DE: Who are some photographers/artists/people you admire or who inspired/influenced you? Could tell us a little about working with Dean Collins?

TM: Right now the personal project I'm working on is photographing well-known photographers holding their most iconic image. So I've had the opportunity to meet a lot of people that inspire me, people like Neal Leifer, Walter Iooss, Bill Eppridge, and Jim Marshall. There's so many. I'm a sponge when it comes to photography and art. I subscribe to lots of different magazines and I'm constantly looking at illustration and design. I feel like I take that inspiration, whether it's a moving picture or a tv commercial or a painting, and kind of soak it in. I think it subconsciously comes out when you're shooting.

I interned with Dean when I was a student at Brooks, and then when I graduated was hired on to be his studio manager and first assistant. I worked with him for a few years in that capacity and then became an associate photographer until I started my own studio. But up until the time he passed away, we very close friends and he was in our studio weekly either working here on projects that he needed studio space for or just stopping by to talk. He was always about trying to figure out the puzzle and then once he solved it, it was all about, "Okay, what's next." I think that's why he was a great photographer to learn from, because he liked to figure out a variety of ways of doing things and solving problems. The foundation I learned from him about lighting theory was invaluable and I use it every day I shoot.

© Tim Mantoani

DE: What are you currently working on? Do you have any upcoming projects?

TM: Yes, I'm currently working on a personal project called Behind Photographs. I'm shooting 20x24 Polaroids of photographers holding their most iconic pictures. I've been working at the 20x24 studio in New York and San Francisco and I just recently acquired a 20x24 Wisner view camera with a  Polaroid system, so I can go on the road. I've photographed about 15 people to date and have about 30 more committed to shoot for this project. It'll be a slow, expensive process, but I really feel like it's something that's important to me personally, so I'm going to keep chasing it. I've talked to a couple different people about publishing a book and a gallery exhibit, and I'm also meeting with a director to talk about a potential documentary.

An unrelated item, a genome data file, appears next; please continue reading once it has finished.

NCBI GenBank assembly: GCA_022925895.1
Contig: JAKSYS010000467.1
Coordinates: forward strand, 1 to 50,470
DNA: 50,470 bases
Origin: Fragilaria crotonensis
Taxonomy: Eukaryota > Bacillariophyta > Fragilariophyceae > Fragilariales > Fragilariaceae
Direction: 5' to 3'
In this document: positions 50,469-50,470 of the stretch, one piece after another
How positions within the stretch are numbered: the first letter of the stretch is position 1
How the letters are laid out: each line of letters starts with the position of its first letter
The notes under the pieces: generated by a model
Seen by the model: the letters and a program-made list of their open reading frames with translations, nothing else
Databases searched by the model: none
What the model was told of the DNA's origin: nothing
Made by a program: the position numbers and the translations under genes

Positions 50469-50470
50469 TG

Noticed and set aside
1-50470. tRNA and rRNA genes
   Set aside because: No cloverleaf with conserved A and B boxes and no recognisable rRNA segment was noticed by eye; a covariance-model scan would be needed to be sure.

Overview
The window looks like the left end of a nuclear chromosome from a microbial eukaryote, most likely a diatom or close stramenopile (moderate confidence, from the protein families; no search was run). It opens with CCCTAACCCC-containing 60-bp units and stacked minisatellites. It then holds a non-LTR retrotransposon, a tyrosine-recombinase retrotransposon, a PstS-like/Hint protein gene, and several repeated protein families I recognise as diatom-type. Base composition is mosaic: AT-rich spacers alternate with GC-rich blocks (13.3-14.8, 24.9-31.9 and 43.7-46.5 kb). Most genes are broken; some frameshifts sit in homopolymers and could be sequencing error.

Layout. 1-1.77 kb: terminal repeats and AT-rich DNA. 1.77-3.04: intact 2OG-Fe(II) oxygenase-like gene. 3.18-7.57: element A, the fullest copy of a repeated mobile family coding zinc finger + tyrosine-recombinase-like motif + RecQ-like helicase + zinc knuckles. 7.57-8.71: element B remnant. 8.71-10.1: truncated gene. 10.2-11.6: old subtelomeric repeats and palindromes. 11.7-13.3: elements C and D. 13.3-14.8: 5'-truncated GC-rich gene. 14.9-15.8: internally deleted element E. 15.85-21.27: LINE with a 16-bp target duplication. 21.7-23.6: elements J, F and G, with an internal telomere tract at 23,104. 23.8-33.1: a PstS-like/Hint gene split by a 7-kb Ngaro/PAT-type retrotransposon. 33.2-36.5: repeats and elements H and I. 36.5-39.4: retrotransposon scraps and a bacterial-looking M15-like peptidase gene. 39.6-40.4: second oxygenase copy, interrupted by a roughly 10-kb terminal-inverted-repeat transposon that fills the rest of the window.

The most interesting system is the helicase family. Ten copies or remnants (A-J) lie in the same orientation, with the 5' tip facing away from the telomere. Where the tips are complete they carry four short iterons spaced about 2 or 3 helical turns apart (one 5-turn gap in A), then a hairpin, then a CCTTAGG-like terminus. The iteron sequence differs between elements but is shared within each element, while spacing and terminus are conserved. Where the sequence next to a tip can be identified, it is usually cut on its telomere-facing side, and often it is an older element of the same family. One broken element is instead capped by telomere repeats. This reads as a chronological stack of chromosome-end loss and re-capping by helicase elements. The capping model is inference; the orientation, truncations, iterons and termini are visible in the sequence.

On the commercial front, I just finished shooting a cookbook in Oregon at a bed & breakfast that I had first stayed in on a travel assignment, and now I've got a studio catalog project coming up for Sally Foster. I also just photographed several NBA and NFL rookies for Upper Deck trading cards along with a cover for Sports Illustrated of Tony Gwynn for the Hall of Fame issue.

I also just finished teaching a workshop at Brooks Institute last month--I teach there from time to time. Anytime I'm in Santa Barbara, I like to stop in and see what's going on. I definitely enjoy sharing with other photographers. If I can help somebody to learn from the mistakes that I've made and share information to make the business more solid and stronger, then I'm all for it. I think more so now than ever, photographers need to band together to keep the lines of communications open and ensure that things are always getting better.

© Tim Mantoani

DE: Words of advice for our readers, or anything else you would like to mention?

TM: I think the big thing is to just sing from the heart. Everybody has a unique voice, and you need to find what that is. It's a hard business. It's like a Nascar race, everybody's going around 200 mph and if you take your foot off the throttle, everybody's going past you. You just need to work at it every day and chisel away at it. And for people that are just trying to get into photography, it can be very overwhelming--I know I felt that way when I first went to Brooks. 'How am I going to cut it? Why does this industry need ME?' But the bottom line is that if you work hard and work smart, there's room for everybody to create the images that they feel are special and find a market to sell those to.

Visit Tim Mantoani's Studio Website.